"I can confirm that all applications potentially falling for refusal under the character and conduct provisions of paragraph 322(5) in the Tier 1 (General) ILR and 10-year Long Residency routes, where the applicant had previously been in the Tier 1 (General) route, have been put on hold pending the findings of the current review.”
Javid makes it clear that the review will be conducted on a case by case basis. Where paragraph 322(5) is found to have been used in error, individual applicants will have an opportunity to reapply and be accepted under different provisions of the Immigration Rules.
"As part of the review of these cases we are checking individual case records to identify any applicants who were removed having been refused Indefinite Leave to Remain under paragraph 322(5). We have identified 19 individuals who were refused Indefinite Leave to Remain and subsequently made voluntary departures from the UK. One has since been issued with a visa to return to the UK having applied under a different provision of the Immigration Rules. We are also analysing further data regarding other individuals who were refused Indefinite Leave to Remain having applied under the 10-year Long Residency provision and who were previously in the Tier 1 (General) route to determine how many might have been refused under paragraph 322(5) and were subsequently removed or made voluntary departures from the UK.”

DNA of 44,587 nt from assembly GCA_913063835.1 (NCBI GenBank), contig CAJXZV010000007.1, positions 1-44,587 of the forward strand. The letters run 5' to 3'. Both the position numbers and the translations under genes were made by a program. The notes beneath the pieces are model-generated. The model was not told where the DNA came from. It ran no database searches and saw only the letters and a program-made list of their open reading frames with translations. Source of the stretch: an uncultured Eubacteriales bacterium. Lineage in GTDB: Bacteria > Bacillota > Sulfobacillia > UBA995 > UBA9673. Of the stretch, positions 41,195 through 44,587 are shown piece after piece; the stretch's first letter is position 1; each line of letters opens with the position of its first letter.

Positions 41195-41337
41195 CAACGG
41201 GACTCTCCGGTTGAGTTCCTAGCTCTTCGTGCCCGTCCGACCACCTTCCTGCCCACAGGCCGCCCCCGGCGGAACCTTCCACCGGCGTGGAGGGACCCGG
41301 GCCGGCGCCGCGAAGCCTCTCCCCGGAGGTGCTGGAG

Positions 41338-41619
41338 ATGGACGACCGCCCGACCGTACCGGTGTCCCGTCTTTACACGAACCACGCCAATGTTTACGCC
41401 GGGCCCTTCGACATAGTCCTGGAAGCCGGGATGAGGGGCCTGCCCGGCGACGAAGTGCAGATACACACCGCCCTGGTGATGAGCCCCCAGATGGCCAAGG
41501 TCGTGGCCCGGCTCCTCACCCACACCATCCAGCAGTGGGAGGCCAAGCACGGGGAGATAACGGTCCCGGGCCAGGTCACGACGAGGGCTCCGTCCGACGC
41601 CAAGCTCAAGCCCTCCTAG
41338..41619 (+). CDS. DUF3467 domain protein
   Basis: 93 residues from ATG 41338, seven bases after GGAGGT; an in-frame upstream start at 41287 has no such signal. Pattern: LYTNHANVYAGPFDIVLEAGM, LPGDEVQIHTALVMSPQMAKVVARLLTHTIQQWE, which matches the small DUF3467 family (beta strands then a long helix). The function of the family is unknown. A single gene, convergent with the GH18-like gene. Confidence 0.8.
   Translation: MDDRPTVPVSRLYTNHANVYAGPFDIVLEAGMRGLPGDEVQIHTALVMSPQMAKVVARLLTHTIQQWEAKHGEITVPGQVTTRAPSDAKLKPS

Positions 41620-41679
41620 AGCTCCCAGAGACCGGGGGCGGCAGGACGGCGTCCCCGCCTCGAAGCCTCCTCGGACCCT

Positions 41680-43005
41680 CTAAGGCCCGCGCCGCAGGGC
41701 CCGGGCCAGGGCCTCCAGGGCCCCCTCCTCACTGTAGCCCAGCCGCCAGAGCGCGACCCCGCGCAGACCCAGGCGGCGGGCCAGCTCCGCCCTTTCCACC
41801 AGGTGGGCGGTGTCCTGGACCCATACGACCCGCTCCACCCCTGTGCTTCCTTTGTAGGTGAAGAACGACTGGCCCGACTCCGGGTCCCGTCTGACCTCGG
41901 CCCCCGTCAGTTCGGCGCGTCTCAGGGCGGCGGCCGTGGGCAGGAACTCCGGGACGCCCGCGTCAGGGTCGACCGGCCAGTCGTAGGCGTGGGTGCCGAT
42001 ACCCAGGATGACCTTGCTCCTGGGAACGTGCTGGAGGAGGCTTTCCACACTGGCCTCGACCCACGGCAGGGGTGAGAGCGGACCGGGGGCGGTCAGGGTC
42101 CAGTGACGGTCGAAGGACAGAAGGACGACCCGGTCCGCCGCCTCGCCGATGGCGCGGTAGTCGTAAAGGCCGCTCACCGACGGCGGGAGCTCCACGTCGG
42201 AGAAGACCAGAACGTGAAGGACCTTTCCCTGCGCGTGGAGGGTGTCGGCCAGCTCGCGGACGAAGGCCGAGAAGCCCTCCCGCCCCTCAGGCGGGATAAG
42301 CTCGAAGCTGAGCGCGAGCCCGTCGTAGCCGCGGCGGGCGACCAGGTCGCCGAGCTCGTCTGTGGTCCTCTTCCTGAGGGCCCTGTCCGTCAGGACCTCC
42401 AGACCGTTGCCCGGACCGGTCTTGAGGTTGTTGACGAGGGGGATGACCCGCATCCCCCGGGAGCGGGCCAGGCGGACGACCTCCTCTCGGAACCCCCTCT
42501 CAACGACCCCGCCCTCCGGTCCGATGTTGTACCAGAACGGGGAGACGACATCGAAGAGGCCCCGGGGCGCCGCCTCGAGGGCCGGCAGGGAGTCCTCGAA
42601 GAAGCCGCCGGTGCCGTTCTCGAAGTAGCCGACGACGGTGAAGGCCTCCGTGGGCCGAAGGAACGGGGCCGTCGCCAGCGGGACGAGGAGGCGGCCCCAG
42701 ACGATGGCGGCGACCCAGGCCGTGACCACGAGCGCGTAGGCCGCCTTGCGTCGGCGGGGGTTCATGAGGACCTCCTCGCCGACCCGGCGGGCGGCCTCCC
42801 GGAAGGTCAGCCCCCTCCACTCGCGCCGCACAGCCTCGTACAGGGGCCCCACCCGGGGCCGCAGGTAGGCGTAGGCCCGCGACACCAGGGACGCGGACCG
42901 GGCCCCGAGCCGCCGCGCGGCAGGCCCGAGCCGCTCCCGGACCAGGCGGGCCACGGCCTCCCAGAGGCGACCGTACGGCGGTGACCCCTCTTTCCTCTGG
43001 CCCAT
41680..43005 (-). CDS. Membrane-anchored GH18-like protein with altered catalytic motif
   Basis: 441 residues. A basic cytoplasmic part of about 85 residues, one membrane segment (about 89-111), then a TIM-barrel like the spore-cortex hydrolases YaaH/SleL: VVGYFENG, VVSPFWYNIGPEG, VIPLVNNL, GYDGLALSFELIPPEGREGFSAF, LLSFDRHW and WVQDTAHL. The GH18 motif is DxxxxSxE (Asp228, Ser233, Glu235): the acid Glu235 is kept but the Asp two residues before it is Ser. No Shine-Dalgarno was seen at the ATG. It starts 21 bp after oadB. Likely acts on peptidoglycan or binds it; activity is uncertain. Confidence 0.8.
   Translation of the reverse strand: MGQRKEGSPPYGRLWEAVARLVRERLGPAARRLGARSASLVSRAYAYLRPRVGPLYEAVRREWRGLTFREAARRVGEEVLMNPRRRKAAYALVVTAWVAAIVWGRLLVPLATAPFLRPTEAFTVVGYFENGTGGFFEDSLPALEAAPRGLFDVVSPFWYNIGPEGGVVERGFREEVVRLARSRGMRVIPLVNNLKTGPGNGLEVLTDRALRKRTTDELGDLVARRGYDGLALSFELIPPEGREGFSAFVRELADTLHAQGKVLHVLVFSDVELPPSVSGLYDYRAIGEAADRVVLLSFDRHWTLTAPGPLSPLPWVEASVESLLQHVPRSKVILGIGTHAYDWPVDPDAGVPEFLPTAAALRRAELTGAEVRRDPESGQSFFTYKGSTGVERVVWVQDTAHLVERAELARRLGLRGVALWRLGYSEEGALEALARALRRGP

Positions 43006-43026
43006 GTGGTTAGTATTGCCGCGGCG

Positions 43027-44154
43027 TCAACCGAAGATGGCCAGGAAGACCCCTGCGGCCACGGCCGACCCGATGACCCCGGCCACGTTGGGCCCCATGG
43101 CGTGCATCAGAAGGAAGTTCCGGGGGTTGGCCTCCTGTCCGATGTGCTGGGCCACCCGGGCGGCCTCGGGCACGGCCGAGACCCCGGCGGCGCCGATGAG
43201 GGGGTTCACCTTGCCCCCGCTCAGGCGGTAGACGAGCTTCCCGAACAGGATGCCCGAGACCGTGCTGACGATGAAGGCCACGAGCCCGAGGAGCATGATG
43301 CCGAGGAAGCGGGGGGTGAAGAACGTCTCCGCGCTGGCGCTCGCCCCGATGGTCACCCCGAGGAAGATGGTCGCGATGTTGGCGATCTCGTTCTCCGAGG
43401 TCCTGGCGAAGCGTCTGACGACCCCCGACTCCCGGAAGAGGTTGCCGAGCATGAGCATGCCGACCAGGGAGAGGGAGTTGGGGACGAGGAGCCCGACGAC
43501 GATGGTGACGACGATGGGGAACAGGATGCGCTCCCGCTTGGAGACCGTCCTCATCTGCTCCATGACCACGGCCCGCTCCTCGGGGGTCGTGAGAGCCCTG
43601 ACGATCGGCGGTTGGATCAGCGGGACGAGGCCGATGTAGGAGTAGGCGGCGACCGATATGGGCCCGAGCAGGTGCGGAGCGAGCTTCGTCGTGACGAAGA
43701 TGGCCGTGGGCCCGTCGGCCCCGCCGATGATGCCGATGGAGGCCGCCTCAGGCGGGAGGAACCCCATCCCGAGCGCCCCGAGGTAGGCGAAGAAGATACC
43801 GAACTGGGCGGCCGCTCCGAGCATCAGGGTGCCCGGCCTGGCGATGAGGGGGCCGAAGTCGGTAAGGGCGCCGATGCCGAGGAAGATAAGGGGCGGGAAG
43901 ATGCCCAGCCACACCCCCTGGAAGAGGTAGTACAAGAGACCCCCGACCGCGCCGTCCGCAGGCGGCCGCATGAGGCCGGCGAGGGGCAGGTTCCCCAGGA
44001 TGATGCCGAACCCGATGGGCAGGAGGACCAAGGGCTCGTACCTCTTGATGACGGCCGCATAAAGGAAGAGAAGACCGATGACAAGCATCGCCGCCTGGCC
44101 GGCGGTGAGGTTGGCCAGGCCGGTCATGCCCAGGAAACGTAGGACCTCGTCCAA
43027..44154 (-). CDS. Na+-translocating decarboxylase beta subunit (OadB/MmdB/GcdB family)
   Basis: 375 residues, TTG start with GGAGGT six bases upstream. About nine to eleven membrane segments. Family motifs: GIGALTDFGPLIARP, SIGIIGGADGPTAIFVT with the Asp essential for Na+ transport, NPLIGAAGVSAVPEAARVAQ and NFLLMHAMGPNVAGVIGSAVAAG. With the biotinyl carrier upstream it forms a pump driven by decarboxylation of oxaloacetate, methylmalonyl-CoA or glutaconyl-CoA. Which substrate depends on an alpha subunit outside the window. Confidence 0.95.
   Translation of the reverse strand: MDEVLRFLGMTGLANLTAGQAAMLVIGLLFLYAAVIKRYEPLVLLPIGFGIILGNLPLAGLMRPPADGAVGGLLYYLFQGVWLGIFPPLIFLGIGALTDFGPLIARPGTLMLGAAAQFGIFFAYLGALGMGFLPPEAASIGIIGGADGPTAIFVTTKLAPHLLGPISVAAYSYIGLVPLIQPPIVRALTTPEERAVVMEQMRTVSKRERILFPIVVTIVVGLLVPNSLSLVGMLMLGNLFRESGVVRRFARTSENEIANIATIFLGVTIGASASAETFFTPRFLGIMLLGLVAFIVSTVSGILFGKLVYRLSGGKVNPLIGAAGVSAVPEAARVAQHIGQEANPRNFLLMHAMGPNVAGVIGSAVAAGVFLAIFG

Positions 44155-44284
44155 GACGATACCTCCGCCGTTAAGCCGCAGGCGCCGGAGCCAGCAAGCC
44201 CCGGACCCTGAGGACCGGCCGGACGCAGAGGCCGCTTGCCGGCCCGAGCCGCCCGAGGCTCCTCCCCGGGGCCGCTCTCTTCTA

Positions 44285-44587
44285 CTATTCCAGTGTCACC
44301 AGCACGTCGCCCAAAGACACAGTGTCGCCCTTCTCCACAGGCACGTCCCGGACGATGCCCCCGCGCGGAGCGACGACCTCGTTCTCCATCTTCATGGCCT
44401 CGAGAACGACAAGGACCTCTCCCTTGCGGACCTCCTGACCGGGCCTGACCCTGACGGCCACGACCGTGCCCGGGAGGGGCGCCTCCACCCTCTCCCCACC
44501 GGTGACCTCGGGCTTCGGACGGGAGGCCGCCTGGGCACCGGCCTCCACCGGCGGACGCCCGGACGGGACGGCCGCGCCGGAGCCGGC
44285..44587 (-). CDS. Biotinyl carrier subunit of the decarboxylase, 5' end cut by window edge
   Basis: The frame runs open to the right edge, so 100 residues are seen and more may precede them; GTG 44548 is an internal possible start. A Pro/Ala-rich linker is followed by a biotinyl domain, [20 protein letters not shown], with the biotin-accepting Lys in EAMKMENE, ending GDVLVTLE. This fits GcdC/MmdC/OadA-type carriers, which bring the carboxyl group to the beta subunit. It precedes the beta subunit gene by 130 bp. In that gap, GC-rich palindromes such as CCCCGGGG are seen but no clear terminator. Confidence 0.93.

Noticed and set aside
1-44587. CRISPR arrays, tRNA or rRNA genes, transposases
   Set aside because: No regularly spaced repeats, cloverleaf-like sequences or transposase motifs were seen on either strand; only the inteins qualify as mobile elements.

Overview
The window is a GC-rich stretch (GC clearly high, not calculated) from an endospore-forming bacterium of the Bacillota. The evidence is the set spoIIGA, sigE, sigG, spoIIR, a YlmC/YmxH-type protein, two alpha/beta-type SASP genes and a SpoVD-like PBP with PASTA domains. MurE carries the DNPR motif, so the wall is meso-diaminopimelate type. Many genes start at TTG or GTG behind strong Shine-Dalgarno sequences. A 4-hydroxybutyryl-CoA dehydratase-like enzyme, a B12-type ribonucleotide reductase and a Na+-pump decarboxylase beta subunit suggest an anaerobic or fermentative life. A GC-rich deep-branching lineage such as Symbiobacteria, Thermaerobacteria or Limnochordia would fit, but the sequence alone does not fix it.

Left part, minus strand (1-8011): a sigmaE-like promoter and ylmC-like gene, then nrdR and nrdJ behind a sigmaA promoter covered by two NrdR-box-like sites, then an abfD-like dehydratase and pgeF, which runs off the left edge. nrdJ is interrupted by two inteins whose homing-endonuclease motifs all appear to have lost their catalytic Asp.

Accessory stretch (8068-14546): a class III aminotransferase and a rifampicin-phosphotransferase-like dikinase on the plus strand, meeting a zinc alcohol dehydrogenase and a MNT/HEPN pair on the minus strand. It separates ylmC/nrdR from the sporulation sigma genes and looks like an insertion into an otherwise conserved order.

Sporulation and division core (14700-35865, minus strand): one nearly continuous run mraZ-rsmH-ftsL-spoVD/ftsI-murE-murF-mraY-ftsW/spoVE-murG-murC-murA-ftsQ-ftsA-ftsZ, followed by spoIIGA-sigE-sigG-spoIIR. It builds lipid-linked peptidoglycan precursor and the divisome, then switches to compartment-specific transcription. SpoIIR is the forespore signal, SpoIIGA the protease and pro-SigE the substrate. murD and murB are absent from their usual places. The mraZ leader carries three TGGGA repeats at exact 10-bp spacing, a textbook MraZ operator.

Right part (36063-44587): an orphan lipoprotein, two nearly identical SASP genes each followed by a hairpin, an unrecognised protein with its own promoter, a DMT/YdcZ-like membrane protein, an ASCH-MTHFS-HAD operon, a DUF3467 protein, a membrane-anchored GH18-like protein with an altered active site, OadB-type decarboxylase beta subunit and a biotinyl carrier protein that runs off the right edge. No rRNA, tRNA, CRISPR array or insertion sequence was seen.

In response to the Home Secretary's letter, Yvette Cooper said today:
"We’ve heard of a series of cases of highly skilled workers, employed in our public services and senior jobs legally for many years, now being told to leave apparently due to minor tax errors. So it is welcome that the Home Secretary is now reviewing all those cases and putting decisions on hold."
Specialist Immigration Solicitor Tamana Aziz ’s view:
Clearly there are a number of legal challenges that one can have if refused under paragraph 322 (5). That being said, there is no right of appeal for certain applications such as Tier 1. In this case the solution is to seek administrative review.